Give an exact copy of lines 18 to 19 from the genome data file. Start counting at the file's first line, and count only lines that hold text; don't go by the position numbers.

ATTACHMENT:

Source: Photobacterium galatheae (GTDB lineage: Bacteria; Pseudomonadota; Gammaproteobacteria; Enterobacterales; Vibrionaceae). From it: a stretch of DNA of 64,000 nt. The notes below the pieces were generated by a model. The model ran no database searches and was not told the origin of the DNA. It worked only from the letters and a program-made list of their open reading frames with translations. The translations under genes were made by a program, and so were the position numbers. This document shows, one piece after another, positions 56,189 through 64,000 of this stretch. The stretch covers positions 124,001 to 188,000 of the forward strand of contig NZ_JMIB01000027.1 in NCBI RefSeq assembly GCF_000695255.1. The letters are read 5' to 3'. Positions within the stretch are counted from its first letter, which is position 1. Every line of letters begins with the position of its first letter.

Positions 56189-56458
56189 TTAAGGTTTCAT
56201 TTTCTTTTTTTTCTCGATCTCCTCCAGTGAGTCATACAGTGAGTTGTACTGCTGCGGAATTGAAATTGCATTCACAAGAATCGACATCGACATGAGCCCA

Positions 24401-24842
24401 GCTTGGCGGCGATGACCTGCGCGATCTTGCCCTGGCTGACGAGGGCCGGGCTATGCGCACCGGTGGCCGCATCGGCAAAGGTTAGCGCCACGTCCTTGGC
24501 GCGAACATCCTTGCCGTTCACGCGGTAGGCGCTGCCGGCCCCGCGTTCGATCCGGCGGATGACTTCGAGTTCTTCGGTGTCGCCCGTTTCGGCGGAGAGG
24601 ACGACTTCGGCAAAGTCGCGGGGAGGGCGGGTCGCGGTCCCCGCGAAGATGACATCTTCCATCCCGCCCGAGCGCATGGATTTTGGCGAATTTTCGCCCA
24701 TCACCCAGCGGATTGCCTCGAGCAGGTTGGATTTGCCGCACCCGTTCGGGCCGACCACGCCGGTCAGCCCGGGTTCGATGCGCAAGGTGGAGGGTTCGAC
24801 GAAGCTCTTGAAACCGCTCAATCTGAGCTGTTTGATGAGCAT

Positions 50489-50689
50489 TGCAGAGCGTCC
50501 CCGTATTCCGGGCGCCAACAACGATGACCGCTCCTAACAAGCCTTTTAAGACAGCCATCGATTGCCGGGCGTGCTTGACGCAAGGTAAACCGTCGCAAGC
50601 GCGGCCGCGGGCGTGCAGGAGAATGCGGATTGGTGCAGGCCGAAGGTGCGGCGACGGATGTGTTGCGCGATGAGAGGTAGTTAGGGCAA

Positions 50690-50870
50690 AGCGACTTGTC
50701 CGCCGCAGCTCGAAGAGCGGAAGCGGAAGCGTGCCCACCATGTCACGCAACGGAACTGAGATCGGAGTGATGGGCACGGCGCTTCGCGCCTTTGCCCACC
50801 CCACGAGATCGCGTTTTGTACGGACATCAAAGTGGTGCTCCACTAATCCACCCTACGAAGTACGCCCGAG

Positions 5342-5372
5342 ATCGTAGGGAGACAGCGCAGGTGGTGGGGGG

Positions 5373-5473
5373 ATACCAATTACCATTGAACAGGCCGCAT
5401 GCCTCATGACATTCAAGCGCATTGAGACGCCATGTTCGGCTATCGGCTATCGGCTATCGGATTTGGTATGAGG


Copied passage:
50801 CCACGAGATCGCGTTTTGTACGGACATCAAAGTGGTGCTCCACTAATCCACCCTACGAAGTACGCCCGAG

Positions 5342-5372